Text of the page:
Driving in rural southwestern Minnesota recently, Walz spotted two turkeys bounding on the side of the road. "Big ones," he said, recalling how he and friends would bring their guns to school so they could hunt after football practice.

At 17, Walz joined the National Guard. "The path seemed like it was supposed to be kind of set," he said.

Then, when Walz was 19, his father died. Feeling life had been "ripped up," Walz meandered from Nebraska to Houston to Jonesboro, Ark., where he worked in a factory building tanning beds. He returned to Nebraska and earned a teaching degree at Chadron State College.

His father's death and the years that followed led him to live life with some risk, Walz said. Soon after graduating college, he was bound for China. It was just his second trip on an airplane, following his journey at 17 to Fort Benning, Ga., for basic training.

Through a Harvard program, Walz taught high school for a year, one of the first government sanctioned educators in the country. It was 1989, the year of the Tiananmen Square massacre. He still speaks a little Mandarin.

Back home and working full-time for the Nebraska National Guard, Walz was also teaching and coaching about an hour away from the Pine Ridge Indian Reservation. There he met Gwen Whipple, a fellow teacher and a Minnesota native. On their first date (to the only movie theater in town, then Hardee's), she refused a kiss. He said they'd be married someday. Their honeymoon was a trip to China with 60 kids in tow.

After fertility treatments at the Mayo Clinic, the Walzes had a daughter, Hope, in 2001. Gus arrived in 2006, three weeks before Walz was elected to Congress.

In the fall of 1995, Tim Walz, then 31, was pulled over for going 96 miles per hour in a 55 mph zone. He said he'd been watching college football with pals. Walz failed a sobriety test and a breath test and later pleaded guilty to reckless driving.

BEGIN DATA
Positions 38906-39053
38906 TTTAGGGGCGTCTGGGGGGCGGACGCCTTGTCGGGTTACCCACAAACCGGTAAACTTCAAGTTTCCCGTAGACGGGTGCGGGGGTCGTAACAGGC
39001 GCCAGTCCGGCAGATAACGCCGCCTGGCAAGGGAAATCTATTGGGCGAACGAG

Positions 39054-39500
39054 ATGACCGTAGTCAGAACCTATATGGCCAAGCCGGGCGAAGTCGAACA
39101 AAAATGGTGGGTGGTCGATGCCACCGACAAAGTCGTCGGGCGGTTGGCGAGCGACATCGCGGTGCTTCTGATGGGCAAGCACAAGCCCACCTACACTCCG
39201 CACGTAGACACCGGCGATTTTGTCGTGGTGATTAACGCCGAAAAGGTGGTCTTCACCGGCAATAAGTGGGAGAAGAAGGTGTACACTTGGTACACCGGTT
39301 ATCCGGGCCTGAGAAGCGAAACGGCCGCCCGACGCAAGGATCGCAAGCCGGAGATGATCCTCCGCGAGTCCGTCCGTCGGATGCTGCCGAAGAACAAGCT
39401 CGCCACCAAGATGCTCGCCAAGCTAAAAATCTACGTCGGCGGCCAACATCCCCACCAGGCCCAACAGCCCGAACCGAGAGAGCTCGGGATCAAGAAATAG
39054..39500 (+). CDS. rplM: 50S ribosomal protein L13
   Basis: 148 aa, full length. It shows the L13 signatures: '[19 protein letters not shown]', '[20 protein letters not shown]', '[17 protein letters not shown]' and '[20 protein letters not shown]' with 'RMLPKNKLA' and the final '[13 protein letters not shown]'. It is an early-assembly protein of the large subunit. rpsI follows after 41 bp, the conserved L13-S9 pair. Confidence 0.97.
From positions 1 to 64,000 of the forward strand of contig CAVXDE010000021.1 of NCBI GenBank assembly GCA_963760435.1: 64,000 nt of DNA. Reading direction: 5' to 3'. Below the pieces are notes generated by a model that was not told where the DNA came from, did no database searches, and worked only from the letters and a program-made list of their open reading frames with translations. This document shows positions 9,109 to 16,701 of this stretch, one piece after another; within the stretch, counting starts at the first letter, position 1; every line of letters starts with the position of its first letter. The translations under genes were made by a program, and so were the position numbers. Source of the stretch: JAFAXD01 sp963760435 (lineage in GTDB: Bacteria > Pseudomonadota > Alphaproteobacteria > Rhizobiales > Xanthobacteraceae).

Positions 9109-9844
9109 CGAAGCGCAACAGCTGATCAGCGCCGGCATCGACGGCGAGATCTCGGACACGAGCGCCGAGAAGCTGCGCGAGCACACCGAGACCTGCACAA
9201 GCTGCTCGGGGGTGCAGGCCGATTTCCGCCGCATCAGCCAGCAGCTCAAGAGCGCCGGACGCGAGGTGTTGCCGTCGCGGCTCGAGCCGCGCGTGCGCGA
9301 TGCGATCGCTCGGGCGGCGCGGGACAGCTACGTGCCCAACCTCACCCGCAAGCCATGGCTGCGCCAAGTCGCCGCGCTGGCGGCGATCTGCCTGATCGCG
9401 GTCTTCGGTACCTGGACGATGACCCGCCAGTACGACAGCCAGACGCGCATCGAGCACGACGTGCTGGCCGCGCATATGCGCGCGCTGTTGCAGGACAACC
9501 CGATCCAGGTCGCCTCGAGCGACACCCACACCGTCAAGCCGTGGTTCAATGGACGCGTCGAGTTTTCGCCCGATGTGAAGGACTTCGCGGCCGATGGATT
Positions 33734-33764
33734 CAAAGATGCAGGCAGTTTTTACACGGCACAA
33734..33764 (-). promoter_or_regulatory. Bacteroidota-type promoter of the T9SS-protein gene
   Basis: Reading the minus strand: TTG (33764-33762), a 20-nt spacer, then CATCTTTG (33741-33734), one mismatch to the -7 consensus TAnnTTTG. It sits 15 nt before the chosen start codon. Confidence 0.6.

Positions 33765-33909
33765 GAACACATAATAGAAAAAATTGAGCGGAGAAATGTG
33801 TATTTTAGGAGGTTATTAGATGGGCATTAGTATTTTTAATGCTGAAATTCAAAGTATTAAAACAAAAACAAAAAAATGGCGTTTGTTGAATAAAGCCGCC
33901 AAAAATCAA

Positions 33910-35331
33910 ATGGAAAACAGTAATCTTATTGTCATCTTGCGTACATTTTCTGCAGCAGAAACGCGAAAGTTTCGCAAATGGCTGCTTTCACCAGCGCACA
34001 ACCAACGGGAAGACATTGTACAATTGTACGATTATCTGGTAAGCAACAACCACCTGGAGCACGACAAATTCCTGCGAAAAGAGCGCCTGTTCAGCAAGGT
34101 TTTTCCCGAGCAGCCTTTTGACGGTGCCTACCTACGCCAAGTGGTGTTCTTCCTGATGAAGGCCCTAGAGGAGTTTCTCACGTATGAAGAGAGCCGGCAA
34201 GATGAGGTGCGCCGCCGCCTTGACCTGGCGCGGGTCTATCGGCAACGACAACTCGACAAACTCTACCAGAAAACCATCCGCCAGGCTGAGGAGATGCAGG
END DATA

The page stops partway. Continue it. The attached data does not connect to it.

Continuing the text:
"You have obligations to people," Gwen Walz said she told her husband. "You can't make dumb choices."

It was a gut-check moment, Walz said, an impetus to change his risk-taking ways. He no longer drinks alcohol; today his beverage of choice is a seemingly bottomless can of Diet Mountain Dew. At times, it seems to fuel Walz's dizzying conversational style, as he moves from education policy to football, words tumbling out like coins from a slot machine.

The Walzes ended up in Minnesota after Gwen Walz, who grew up in the Lincoln County town of Ivanhoe, decided she wanted to move home. They both got jobs at Mankato West and found a house within walking distance.

Settled into a life of teaching and coaching, Walz led the football team's defense, culminating in a state championship. And he was helping gay and lesbian students deal with bullying.

"There was no mandate to do this," said Jacob Reitan, a Mankato West student at the time who is now a Minneapolis attorney. "It was one teacher saying I know kids are suffering in the silent closet of fear and misunderstanding. What an important moment that was for me."

Walz retired from the National Guard after 24 years; in 2003 he served with his Guard battalion in Italy in support of U.S. forces in Afghanistan.

Three years later, the second President Bush was running for re-election, and Walz tried to bring a group of students to a Bush rally in Mankato. The goal, he said, was to show them politics up close. But one student was carrying promotional materials for Democratic challenger John Kerry, and the group was barred.

"It just seemed so wrong that there would be a gatekeeper, especially stopping young people from seeing the president in their hometown," Walz said. He signed up to volunteer for Kerry.

The 2006 midterm election saw Democrats elected in huge numbers nationwide, driven in part by the unpopularity of the war in Iraq. Initially viewed as a long shot, first-time candidate Walz went on to unseat Gil Gutknecht, a 12-year Republican incumbent.